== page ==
“Arch of Pantini”
James Merigot (1760–1824) was a French engraver and publisher who is known for an attractive album of 62 aquatinted plates designed and engraved by Marigot himself. Titled A Select Collection of Views and Ruins in Rome and its Vicinity. Recently executed from Drawings made upon the spot. The plates are dated 1796-1798 and are printed on watermarked laid paper with descriptive text in English and French. Many similar books were produced during the late 18th and early 19th centuries due to the rise of Neo-classicism among the British populace. This work was unique in its particular attention to the accurate depiction of the Roman ruins. Merigot visited each of the ruins and drew them in person, making this historically significant as an important record both of Ancient Rome and the state of Roman ruins at the turn of the 19th century. It also is a reminder of how the city would have looked at the height of the Romantic era when Rome embodied many Romantic ideals, not least the traces of a vanished civilization.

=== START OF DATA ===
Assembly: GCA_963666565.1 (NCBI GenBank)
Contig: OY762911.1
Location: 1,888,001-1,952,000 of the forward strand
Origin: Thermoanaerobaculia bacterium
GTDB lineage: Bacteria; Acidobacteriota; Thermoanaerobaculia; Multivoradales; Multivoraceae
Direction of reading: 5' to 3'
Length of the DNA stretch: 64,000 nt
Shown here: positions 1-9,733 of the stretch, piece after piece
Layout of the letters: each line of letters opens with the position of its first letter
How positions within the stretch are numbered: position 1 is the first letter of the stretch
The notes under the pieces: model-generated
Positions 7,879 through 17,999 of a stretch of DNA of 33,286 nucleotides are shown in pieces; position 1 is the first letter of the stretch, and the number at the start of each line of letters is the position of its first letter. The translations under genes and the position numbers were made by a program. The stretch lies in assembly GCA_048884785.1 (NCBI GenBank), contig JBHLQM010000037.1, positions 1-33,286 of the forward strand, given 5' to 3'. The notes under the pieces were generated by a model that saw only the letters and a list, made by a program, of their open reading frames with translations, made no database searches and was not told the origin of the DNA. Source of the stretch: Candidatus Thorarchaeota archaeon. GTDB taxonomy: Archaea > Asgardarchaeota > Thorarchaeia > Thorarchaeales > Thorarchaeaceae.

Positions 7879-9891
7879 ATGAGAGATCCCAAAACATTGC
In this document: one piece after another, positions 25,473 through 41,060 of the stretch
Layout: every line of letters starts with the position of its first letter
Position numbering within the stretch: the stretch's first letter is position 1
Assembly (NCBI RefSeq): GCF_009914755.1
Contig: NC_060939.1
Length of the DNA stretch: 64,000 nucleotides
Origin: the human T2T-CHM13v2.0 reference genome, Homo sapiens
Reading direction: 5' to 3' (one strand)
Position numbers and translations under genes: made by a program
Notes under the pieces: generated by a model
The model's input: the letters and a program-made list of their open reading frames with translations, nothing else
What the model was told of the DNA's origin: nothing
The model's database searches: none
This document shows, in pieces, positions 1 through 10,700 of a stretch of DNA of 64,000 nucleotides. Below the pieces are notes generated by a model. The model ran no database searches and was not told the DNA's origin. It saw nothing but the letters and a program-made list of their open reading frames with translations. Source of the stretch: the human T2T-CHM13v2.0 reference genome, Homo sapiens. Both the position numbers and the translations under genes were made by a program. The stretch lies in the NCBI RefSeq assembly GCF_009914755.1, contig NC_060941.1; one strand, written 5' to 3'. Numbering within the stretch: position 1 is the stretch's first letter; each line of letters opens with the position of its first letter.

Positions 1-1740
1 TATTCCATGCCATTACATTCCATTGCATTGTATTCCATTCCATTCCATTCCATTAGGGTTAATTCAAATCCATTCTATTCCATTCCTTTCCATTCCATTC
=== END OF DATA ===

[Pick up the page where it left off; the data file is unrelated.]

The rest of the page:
"This arch, with the walls which belong to it, is part of the ruins of the forum of Nerva, and derives its resent name from the marshy situation in which it is placed; the columns seen behind it were part of the temple erected by the Senate in honour of Nerva, they are fluted, of the corinthian order, and remarkably elegant: the walls of the arch are constructed of very massy stones rudely put together without mortar. These valuable fragments possess that character of solidity and magnificence which are so conspicuous in the works of the ancients."
Uncolored sepia toned aquatint engraving.
Archivally framed 16 5/8 x 19 ¼ inches outside dimensions.
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